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Bedwetting and How to Break the Habit

By: Wendy Jacob - Updated: 2 Dec 2012 | comments*Discuss
Bedwetting Enuresis Children And Sleep

Bedwetting is upsetting for children and parents. It is very common and often runs in families. Adults may be embarrassed by any memories of bedwetting or might not even remember their own experiences. Children rarely discuss the problem with other children so may feel that they are unusual and feel guilt and alienation.

Bedwetting or Enuresis is when a child over 3 continues to urinate during sleep. It is common in children under 6. Most children grow out of it by nine but it may continue into adolescence and beyond. It is more common in boys than girls.

The cause of bedwetting is not clear. Physical causes such as infection, diabetes mellitus or any structural abnormality are likely to affect urinary control during the daytime as well as the night. Emotional causes such as anxiety over recent changes such as starting school, a new baby, moving or other traumas may initiate bedwetting.

The experience may also trigger anxiety and further episodes. It may happen during dreaming and wake the child or during deeper sleep when the child is unaware until waking.

Dealing with Bedwetting

Children usually grow out of the problem. It is important to try and identify worries or changes that may be affecting the child. Sometimes bedwetting coincides with starting school or other changes. Dropping an afternoon nap or a change in routine may mean the child is unable to respond to the urge to urinate during the night.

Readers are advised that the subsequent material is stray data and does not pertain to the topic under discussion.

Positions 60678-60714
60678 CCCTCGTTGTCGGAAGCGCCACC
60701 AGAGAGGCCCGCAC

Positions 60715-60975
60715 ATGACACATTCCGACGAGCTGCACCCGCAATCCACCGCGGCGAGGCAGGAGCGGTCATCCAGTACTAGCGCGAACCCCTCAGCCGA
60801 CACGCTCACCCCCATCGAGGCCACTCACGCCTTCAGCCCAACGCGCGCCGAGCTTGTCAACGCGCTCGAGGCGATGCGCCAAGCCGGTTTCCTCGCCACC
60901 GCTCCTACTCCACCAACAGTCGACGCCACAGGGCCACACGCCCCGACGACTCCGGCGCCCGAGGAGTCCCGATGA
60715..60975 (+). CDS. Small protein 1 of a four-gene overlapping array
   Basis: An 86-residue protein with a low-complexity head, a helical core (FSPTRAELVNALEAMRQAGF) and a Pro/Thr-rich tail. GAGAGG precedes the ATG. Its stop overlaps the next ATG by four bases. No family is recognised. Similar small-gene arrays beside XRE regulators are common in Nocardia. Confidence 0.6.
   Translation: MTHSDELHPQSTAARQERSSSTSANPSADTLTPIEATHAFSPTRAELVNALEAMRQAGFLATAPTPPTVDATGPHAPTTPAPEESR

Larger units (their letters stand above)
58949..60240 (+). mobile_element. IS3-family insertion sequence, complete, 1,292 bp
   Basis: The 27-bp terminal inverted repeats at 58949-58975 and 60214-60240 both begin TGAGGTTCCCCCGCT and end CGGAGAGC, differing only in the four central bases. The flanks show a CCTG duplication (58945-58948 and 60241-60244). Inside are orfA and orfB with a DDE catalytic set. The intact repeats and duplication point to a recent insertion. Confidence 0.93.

Often the causes cannot be identified, and the child should be reassured and helped with the practical side of the problem. Experts suggest that they should help with bed changing and be involved in developing a programme that will help them deal with the stress.

Tips for Breaking the Habit

  • Restrict liquids in the hours before bed
  • Use protective coverings and keep spare bedding available
  • Make sure the child urinates immediately before bed
  • Identify if the child wets the bed at a regular time, and consider waking the child up before that time to use the toilet
  • Encourage the child to recognise the need to urinate during the day

Aids to Help Stop

Parents may consider buying an alarm for an older child. These alarms are designed to attach to nightwear. The alarm is connected to a pad that sends a signal when urination starts. The alarm is designed to wake the child and stimulate the need to visit the toilet. They can take a while to work and the child needs to cooperate with the system.

Emotional Support

Parents and children need to be reassured that bedwetting is a common problem and that most children grow out of it naturally. Children can feel guilty and embarrassed and may be reluctant to sleep away from home. Surprisingly, many people report that overnight trips are not a problem as many children do not wet the bed when staying away. This may be due to the child staying awake or sleeping lighter in an unfamiliar bed.

If the child is suffering from other problems and is finding it difficult to cope at home or school it is worth asking a GP for advice and support. Children can be successfully trained to stop bedwetting, and parents are advised to seek support from Self Help organisations and parents groups who will have experience and information of the problem.

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My partner has been picking at the covers and moving the limbs of her body all over the place when she goes to sleep along with talking in conversations while she is also sleeping. This has been going on for sometime now, What could it be?
Nancy D - 2-Dec-12 @ 9:55 AM
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